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Re: [ontolog-forum] Scheduling a Discussion [was: CL, CG, IKL and the re

To: "[ontolog-forum]" <ontolog-forum@xxxxxxxxxxxxxxxx>
From: "John F. Sowa" <sowa@xxxxxxxxxxx>
Date: Thu, 17 Jan 2008 02:41:40 -0500
Message-id: <478F06B4.4060009@xxxxxxxxxxx>
Pat,    (01)

As I keep saying, I don't think we disagree.  I have no quarrel
with your summary of the kinds of things that have been discussed
when people use the word 'context'.    (02)

PH> A few:
 > 1. The surrounding or preceding text of an occurrence of a word
 > or phrase, which disambiguates its intended meaning. Usually
 > restricted to the immediate sentence.
 > 2. Similarly, but applied to a conversation, and meaning the
 > 'common ground' (mutually agreed beliefs, topics, etc.) of
 > the participants at that point; usually extends well beyond
 > one sentence or utterance.
 > 3. Similar to 2., but rather than common ground, the actual
 > physical setting of the conversation, the 'situation' in which
 > it is taking place
 > 4. A set of assumptions or beliefs providing a temporary focus
 > of reasoning and used to select particular axioms or theories
 > applied to a concept or concepts (aka "microtheory")
 > 5. A linguistic or cultural tradition providing the origin of
 > a text, and which must be taken into account in order to fully
 > extract the intended meaning of the text.
 > 6. Anything which satisfies the axioms of some 'theory of contexts'.
 > This of course depends on the theory: they tend to be very weak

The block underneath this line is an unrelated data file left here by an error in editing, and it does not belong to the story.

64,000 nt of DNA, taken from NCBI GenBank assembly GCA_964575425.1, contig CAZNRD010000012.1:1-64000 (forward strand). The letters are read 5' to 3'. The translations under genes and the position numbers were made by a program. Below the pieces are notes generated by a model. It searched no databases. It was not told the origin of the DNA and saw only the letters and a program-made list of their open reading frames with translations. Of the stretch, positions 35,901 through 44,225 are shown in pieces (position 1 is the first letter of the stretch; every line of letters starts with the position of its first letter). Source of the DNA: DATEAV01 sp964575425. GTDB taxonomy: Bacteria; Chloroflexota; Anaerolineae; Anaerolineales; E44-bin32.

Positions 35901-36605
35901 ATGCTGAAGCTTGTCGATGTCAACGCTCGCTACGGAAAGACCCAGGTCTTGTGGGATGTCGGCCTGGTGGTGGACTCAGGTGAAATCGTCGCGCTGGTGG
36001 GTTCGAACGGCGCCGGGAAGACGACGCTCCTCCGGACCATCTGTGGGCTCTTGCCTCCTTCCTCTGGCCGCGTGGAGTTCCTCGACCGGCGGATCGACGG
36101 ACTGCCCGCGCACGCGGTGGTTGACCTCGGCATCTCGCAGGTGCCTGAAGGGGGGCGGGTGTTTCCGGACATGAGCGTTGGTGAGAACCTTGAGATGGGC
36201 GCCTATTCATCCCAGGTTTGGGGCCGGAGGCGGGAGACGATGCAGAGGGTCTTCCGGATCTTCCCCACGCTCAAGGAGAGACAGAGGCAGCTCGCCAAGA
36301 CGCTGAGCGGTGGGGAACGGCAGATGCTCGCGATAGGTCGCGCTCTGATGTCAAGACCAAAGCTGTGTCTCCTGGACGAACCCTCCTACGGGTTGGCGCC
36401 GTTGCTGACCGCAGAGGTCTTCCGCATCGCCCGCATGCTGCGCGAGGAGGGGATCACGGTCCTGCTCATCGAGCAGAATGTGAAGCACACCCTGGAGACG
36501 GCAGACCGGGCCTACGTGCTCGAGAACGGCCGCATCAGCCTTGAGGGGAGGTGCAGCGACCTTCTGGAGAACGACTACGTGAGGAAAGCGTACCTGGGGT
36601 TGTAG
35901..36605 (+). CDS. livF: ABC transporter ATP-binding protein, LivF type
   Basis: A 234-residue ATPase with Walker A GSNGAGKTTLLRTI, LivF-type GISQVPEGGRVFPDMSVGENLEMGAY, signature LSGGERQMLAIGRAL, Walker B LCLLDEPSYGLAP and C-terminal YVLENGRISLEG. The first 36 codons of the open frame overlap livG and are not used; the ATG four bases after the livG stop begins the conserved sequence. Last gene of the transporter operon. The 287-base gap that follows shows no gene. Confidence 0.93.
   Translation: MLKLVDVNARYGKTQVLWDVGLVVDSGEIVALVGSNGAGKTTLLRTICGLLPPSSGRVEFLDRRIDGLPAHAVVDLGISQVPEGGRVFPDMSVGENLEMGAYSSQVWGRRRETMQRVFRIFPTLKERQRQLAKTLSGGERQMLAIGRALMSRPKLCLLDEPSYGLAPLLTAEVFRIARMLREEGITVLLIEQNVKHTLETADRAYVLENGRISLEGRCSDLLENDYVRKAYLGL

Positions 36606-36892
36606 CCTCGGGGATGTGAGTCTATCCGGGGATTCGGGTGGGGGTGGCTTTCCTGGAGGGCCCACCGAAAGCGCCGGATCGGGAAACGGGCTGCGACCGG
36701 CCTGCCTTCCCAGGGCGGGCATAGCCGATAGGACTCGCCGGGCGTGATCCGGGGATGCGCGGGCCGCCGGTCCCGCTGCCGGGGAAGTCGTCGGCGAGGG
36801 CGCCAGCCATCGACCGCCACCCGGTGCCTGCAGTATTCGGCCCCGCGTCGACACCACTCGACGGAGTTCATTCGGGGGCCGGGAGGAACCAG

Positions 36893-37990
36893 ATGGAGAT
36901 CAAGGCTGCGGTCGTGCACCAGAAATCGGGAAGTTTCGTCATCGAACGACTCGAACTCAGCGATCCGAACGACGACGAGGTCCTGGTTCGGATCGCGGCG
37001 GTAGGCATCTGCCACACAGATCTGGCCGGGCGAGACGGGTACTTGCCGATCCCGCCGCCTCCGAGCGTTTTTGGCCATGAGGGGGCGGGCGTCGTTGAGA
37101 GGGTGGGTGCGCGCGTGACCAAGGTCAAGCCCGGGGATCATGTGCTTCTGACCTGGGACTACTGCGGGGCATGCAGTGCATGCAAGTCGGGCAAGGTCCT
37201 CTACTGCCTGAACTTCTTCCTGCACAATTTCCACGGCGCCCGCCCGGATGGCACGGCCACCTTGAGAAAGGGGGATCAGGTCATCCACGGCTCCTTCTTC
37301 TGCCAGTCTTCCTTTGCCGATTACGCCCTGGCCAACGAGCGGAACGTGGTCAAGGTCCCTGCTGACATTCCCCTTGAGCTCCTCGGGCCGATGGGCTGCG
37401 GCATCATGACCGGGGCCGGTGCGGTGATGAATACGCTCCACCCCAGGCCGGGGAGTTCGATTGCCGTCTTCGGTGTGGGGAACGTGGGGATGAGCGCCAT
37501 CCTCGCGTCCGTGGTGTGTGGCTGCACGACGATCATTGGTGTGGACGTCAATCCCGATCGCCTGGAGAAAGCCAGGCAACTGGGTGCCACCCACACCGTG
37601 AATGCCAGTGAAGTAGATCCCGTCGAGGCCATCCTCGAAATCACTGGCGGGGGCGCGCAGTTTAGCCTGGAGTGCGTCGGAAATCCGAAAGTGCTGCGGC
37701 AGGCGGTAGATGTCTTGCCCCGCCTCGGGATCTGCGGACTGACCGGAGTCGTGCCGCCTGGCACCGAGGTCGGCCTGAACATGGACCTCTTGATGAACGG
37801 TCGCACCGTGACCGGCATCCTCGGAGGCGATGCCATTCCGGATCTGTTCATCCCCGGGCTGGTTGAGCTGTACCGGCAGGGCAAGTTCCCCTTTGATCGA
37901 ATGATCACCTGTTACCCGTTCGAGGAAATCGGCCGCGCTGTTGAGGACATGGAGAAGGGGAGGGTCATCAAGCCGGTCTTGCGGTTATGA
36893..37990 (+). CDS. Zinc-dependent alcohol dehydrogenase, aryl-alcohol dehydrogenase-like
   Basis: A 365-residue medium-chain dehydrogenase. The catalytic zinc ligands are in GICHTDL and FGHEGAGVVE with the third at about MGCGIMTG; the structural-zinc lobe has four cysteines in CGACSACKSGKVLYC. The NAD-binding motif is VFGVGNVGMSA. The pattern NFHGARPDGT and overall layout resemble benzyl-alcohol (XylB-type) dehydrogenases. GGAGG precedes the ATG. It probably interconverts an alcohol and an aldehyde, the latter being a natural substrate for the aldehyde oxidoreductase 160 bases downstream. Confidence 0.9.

> theories.    (03)

When you list it in that way, it certainly looks like a disorganized
mess of miscellaneous stuff.  It is hard to see any commonality in
such a list.    (04)

But what I have been suggesting is that there is something common to
all of the above:    (05)

  1. Syntax:  There is some text -- in a broad sense, which could
     include NL printed stuff, spoken snippets of conversation,
     or some formal set of statements.    (06)

  2. Semantics:  That text is relevant to something, such as a
     situation, in terms of which the pronouns and incompletely
     specified references are resolved.    (07)

  3. Pragmatics:  There is some reason or purpose for selecting
     that piece of text and relating it to the situation (or
     whatever else it is being related to).   That reason might be
     stated in formal axioms, informal natural language, or left
     unstated in some kind of "common knowledge".    (08)

I claim that a framework of this kind is common to all the ways in
which the word 'context' is normally used.    (09)

Since the semantics and pragmatics, as in #2 and #3 above, can
vary so widely, I agree that it's hard to see any commonalities.
But I would claim that a framework of this kind is common to
all the ways in which the word 'context' is used.    (010)

And that is what I would use it for:  a syntactic package of
text t, that is relevant to something x for some purpose that
may be stated in some other text (formal or informal).    (011)

John    (012)

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